The kitchen at Donna Chang, Brisbane feels like a frontier. A place where two cultures slam into each other at a breathtaking pace.
Bubbling furiously is a wok in a broth laden with deep red, crimson chilli peppers. A young chef from Hong Kong tosses some rice around in another wok, his arm working like a piston on a locomotive. The air is filled with the aroma of cinnamon, cloves, fennel, star anise along with Szechuan pepper – the holy blend that is Chinese five spice. Next to this a young chef prepares the most exquisite dessert using sponge cake, her blonde hair tied back carefully. She layers flavoured cream and fine pieces of praline – all classic French technique. This is Donna Chang, the modern temple to Chinese food in the historic heart of Brisbane’s CBD.
‘Originally this was going to be an oyster bar and grill,’ says Chef Jake Nicholson, Executive chef with the Ghanem Group. They are a family-owned, Brisbane-based hospitality company that also owns Blackbird in Brisbane and Byblos in Melbourne and Brisbane . ‘It was going to be a seafood and grill based menu like Bentley’s in London. But I decided to push myself and do something completely different.’
Different it is. The almost palatial dining room is housed on the ground floor foyer of the former Queensland State Insurance Office. The 1920s sandstone building has been beautifully restored highlighting original features such as the carved art nouveau doors, marble-tiled floor and intricate ceiling plaster work from which hang tiered glass chandeliers. During the lengthy and extensive renovation, architects Jones & Co. reinvigorated the space by highlighting the historical features such as the mullioned glass in the doors and native hardwood wainscoting. Inside this historic shell sits a modern interior of plush salmon and ice blue banquettes with pendulous modern brass light fittings. Working the floor and behind the bar are beautiful young bar tenders and smartly dressed wait staff. The fit out reeks of pleasure and overt consumption and there is a joyful element of wickedness about the room.
The food is some of the best Chinese in the country presented with some modern flair. Think your much-lauded Chinese restaurant in Sydney or Melbourne – but then add a lot more fun. Look to the kitchen for guidance as to what to eat. Safely behind a wall of glass and encased in gleaming stainless steel there are ducks slowly drying off in the duck fridge – ready for their maltose glaze and roasting in the oven where they crisp up. In a tank swim live grouper, from an aquaculture farm down the coast. Look to the left and be mesmerised by the dim sum chef carefully pleating scores of little dumplings.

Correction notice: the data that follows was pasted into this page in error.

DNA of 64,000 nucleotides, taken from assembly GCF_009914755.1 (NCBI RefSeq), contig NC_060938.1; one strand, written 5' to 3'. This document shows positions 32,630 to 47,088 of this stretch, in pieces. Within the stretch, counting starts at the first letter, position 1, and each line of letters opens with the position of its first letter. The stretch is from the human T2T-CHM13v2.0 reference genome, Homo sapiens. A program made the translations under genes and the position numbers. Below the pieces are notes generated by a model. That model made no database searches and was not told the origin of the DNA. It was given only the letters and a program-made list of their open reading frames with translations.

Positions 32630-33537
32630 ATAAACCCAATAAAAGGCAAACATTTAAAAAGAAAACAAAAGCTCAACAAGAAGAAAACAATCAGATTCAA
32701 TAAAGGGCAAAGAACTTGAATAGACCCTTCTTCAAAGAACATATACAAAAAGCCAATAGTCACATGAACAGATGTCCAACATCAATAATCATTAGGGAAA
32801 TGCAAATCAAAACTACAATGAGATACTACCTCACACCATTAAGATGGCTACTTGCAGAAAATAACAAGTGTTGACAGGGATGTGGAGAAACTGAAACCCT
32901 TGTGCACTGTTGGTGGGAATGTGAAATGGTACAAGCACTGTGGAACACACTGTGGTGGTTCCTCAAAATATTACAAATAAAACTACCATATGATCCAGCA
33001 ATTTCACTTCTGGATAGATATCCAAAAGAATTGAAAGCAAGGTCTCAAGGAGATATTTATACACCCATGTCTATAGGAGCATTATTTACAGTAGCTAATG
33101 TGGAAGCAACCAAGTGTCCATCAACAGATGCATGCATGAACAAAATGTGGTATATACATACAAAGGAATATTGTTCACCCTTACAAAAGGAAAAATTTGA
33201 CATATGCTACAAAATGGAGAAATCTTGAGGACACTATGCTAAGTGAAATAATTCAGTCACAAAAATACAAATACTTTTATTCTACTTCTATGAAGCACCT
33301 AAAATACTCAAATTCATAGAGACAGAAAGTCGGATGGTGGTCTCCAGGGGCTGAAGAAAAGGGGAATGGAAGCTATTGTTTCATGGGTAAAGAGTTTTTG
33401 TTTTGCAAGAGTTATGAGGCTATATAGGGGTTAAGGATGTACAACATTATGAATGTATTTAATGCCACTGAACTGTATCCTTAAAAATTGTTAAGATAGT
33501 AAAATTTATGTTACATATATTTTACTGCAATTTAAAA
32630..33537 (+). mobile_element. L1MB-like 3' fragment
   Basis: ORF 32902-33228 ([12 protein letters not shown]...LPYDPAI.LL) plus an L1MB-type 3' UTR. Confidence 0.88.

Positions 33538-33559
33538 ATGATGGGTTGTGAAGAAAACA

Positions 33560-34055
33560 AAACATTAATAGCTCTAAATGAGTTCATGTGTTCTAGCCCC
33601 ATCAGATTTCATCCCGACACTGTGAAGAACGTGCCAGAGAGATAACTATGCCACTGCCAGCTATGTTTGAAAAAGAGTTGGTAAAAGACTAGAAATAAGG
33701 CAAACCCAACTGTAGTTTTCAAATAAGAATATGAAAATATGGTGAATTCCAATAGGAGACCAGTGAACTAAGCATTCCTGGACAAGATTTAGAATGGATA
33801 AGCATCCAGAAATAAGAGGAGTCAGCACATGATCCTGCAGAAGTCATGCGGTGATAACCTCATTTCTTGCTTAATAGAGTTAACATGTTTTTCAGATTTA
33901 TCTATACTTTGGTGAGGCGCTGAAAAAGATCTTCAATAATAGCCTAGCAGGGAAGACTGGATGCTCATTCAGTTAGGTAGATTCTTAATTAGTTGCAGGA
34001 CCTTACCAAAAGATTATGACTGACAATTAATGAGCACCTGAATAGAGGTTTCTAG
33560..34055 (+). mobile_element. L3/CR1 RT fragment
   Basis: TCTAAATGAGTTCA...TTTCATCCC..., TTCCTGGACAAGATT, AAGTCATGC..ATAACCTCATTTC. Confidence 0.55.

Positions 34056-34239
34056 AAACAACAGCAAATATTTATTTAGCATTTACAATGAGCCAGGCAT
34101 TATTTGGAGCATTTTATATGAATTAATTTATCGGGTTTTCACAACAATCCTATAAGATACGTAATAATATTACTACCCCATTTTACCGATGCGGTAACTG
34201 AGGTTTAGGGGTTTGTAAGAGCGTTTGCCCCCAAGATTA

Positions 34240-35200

Start here. Order some Crystal Bay dumplings wrapped in a spinach-infused skin that is so tight and thin that it almost pops in the mouth revealing luscious hand chopped morsels of perfectly seasoned crustacean. Order the scampi toast. It is a must. Pieces of soft white bread, layered with rich, sweet, mashed scampi meat, topped with pounded sesame, lowered into scorching hot oil until golden then topped with a dollop of seaweed mayo and scampi roe. Together with an aged Eden Valley Riesling or Adelaide Hills Chardonnay the picture is completed. (It is interesting to note that Jake’s wife Penny Grant is the sommelier for Donna Chang).
Try something as simple as slices of fine, raw kingfish served with slivers of seaweed, finely shaved radish and a dressing of fine sesame oil and spring onion sauce. You cannot go past the duck. It is some of the best we have tried. That perfect balance between a crisp skin and just enough fat left under it to make the sweet, dense flesh so luscious. Sitting next to this is a flat ruby dome of Davidson plum sauce with a touch of five spice. It is very, very good.
The food should be good here. The chefs have immaculate pedigrees. Jake has cooked under Brett Graham at the Ledbury in London, trained under Alla Wolf-Tasker at the Lakehouse in Daylesford, Victoria and worked with Andrew McConnell at Circa at the Prince Hotel in St Kilda. His Head Chef is Jason Margaritis who had spent 12 years under Neil Perry before heading the kitchen at Spice Temple Melbourne. ‘I’ll say to Jason, ‘make me some brilliant crisp char siu pork’ and I will find that very Queensland touch,’ explains Jake. ‘So we get very young suckling pork from a local grower and cook it over iron bark coals on the Spanish parilla (wood grill). We then finish it with rock melon honey,’ says Jake with a smile.
Jake and Jason have hit the mark gaining critical acclaim from some of the nation’s toughest critics in the media and from even harsher critics. Brisbane’s Chinese population. ‘It’s hard cooking for them for they are so particular, so precise about the way the food is,’ he pauses then smiles. ‘But we must be doing something right because they keep coming back.’
171 George Street,
Tel 07 3243 4888